Shy albatross don't just mate anywhere or with anyone.
They prefer to do it in the same place every year and with the same partner.
But on Bass Strait's Albatross Island near Tasmania, scientists say a changing climate has been killing the mood.
Rising temperatures are making it harder for the birds' chicks to survive. A 2015 study found chicks are prone to overheating.
Rising sea levels and increasingly torrential rainfall are also making it more difficult for the birds to construct quality nests that stay intact.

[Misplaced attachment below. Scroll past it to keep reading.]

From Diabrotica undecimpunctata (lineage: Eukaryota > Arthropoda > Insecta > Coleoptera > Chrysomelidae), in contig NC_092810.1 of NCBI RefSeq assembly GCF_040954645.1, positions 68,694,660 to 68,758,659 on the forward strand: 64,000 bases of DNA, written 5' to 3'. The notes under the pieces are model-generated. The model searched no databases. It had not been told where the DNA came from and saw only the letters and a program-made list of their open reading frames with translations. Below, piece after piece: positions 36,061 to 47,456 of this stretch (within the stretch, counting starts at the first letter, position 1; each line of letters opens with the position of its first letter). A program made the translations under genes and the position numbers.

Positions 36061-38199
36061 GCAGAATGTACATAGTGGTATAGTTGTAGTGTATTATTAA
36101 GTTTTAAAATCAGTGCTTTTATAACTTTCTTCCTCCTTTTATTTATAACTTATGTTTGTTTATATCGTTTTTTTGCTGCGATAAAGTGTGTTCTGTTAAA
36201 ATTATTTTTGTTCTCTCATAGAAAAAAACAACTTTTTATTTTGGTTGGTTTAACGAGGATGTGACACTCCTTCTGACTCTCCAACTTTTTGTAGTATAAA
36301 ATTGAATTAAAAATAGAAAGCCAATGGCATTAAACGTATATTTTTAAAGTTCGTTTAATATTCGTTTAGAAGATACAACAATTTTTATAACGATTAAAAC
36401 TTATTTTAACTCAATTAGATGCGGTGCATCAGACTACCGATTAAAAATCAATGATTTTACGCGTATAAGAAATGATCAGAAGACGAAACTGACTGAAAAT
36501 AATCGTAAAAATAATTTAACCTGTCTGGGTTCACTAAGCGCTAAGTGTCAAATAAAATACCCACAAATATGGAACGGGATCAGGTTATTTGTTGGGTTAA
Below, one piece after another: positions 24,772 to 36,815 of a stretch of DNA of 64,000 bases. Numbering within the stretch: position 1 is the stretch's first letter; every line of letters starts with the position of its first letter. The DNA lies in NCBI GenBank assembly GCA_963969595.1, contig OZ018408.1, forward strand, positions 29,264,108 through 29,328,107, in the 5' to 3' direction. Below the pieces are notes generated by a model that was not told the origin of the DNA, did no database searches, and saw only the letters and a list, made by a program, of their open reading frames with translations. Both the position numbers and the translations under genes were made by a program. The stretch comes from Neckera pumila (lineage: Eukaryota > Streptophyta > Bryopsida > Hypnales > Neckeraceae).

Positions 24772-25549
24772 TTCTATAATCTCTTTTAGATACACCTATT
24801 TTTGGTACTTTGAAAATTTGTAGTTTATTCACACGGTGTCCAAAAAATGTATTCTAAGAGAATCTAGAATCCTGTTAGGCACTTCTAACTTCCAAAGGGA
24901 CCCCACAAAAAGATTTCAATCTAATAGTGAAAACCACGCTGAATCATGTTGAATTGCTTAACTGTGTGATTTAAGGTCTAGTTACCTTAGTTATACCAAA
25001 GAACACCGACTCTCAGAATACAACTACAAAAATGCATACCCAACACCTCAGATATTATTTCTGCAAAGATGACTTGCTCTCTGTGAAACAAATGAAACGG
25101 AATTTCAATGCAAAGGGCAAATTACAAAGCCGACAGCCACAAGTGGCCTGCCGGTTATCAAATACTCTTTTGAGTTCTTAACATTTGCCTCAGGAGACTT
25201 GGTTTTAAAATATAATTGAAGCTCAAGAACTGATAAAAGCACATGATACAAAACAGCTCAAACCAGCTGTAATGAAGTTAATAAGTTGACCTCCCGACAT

While the birds have also been impacted by fisheries and may spend longer finding food, a group of conservationists from the World Wildlife Fund (WWF), Australia's CSIRO Marine Climate Impact group, and the Tasmanian Albatross Fund say one viable–albeit expensive–solution could help give the birds time to adapt.